But that element is missing from the game as well. Take the Modern Warfare levels, try to "cool" them up a bit, and chuck everyone in a World War 2 setting, and that is World at War in a nut-shell. There were some particularly interesting sequences, but they either went on FAR too long, or they were so brief that it just made your jaw drop in utter astonishment as to why they weren't longer. To understand the long sequences in this game, you must know that they have cleverly implemented Japanese tactics. They will play dead, and leap up and stab your eye when you aren't looking. They will jump out of holes in the ground, they will snipe you from trees, they will suddenly run around a corner and charge at you. And your counter to this? A flame-thrower. Man in the tree? Burn the tree down. Guys in bunkers? Meh, no problem, just walk up to them and burn them out. But that's the thing. This happens in almost EVERY American level. It was fun the first time, actually, no, it wasn't fun the first time, since the level was so easy that you didn't even need to use the Flamethrower, but later on when you have to gap it around corners, dodging all the banzai to get the tree where the guys are constantly sniping you, you are reminded of just how mundane it's all getting. As for the sequences that go on too short, in the Russian levels, you have a sniper battle with a German across the streets in the ruins of Stalingrad. Why was this so short? Why couldn't we have more sequences like this? How awesome and fun are sequences like this, where you have to take pot-shots, run and hide, and then pray that they didn't see where you were? They're frustrating, sure, but they're also a lot of hard-work that pays off in the end and feel rewarding. There is one sequence like this in the game, and then you're back to running through the streets of Stalingrad dodging Germans. You'd think that last part would sound very frantic and fun, but it's a rehashed version of All Ghillied Up from Modern Warfare, and it's done poorly. Oh, yes, there is the obligatory Tank level thrown in for absolutely no reason. And it sucks. There are also special grenades; for the Americans, you get smoke, for Russians, you get molotov cocktails (!!). The only cool part of the game was burning out people in fields with molotov cocktails, but after having played Far Cry 2 where you can burn entire buildings, and set a farm on fire, it felt a bit weedy when you have to have super-human precision in hitting a certain part of a little plot of grain to set it alight. And even then, the people just come screaming out, and then die with no emotion, and no satisfaction on your part. There's no essence behind it. Even the guns are pitiful. There is the typical World War 2 repertoire, except, since there is only the Pacific Campaign and the Russian front, you get a lot of Japanese weapons you likely haven't seen before, and no British weapons, and no Italian weapons. There is justice, however, in that Light Machine-guns can be deployed, which should have become a staple of World War 2 shooters about six years ago. Deployed Light-machine guns are sadly useless on later difficulties, however, since it takes ten years to set up and even longer to pack your things away. And you can't just duck and leave the machine-gun there, so you're pretty much screwed if anyone decides to shoot in your direction.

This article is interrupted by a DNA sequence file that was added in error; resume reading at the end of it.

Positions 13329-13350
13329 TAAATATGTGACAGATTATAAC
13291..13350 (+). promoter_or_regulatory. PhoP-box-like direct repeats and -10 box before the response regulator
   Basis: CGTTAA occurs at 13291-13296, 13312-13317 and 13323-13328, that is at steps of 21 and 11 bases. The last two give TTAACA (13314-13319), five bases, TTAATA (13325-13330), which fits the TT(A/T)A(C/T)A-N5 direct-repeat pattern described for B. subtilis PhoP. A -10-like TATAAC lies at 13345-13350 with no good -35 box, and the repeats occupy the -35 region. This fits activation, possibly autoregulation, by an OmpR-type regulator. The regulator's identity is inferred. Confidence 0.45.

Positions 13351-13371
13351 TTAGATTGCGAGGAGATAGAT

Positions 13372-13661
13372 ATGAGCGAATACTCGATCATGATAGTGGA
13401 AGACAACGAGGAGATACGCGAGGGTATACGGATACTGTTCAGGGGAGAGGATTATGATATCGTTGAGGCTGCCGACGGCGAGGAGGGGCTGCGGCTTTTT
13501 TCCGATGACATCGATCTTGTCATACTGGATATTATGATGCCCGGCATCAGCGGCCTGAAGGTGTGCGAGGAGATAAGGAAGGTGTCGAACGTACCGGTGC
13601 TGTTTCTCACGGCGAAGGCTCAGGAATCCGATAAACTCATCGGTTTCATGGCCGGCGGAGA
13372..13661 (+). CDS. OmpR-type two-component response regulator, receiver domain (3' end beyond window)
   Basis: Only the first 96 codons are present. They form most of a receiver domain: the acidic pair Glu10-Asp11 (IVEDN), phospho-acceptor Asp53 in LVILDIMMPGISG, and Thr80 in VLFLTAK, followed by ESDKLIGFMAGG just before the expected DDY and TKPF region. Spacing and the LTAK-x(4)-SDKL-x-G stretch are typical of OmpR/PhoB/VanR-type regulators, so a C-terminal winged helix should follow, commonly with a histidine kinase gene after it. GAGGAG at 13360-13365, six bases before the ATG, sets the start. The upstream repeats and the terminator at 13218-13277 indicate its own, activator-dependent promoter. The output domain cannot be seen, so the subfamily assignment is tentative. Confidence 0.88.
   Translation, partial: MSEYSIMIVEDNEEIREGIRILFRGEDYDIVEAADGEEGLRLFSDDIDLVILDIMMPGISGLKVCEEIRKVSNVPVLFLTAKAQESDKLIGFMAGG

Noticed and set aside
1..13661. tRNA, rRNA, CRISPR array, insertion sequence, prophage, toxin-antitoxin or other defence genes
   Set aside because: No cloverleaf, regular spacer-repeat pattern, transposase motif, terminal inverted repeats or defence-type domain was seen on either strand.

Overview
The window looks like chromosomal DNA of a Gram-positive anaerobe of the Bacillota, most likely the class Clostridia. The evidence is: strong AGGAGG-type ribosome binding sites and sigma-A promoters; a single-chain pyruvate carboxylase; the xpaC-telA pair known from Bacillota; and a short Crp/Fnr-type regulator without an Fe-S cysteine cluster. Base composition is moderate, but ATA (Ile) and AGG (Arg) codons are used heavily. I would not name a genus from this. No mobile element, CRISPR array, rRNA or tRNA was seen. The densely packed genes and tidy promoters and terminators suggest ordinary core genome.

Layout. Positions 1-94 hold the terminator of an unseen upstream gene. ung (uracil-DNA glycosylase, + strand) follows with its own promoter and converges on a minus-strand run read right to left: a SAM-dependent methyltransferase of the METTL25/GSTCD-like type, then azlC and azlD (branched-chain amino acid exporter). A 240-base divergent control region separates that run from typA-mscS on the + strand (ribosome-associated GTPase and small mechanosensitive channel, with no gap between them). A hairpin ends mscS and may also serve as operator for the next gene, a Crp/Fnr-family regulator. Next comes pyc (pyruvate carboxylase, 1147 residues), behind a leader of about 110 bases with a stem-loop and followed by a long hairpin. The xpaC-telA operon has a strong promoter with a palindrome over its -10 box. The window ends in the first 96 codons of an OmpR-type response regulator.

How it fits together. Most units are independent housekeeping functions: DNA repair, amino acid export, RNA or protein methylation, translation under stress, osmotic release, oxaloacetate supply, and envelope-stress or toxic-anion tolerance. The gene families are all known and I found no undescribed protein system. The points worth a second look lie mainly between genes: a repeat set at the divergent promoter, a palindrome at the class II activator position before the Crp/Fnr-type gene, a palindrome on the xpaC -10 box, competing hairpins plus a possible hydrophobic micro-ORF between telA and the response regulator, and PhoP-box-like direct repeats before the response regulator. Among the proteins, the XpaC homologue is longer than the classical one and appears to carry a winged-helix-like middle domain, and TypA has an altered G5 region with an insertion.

And replayability? Don't even ask. The game glitched for me on multiple occasions (running Widnows Vista 64-bit), in that the entire screen just went black. This happened whenever I decided to quit to the main menu, or even during briefings, where I could only hear the (poorly acted) voices. It worked perfectly fine during the levels, however, so that's nothing to fret about. This game is not recommended; you've seen it all before. It plays like a Johnny-come-lately made during the peak of World War 2 shooters, and it plays badly.
Reviewer's Score: 4/10 | Originally Posted: 01/22/09
Game Release: Call of Duty: World at War (AU, 11/12/08)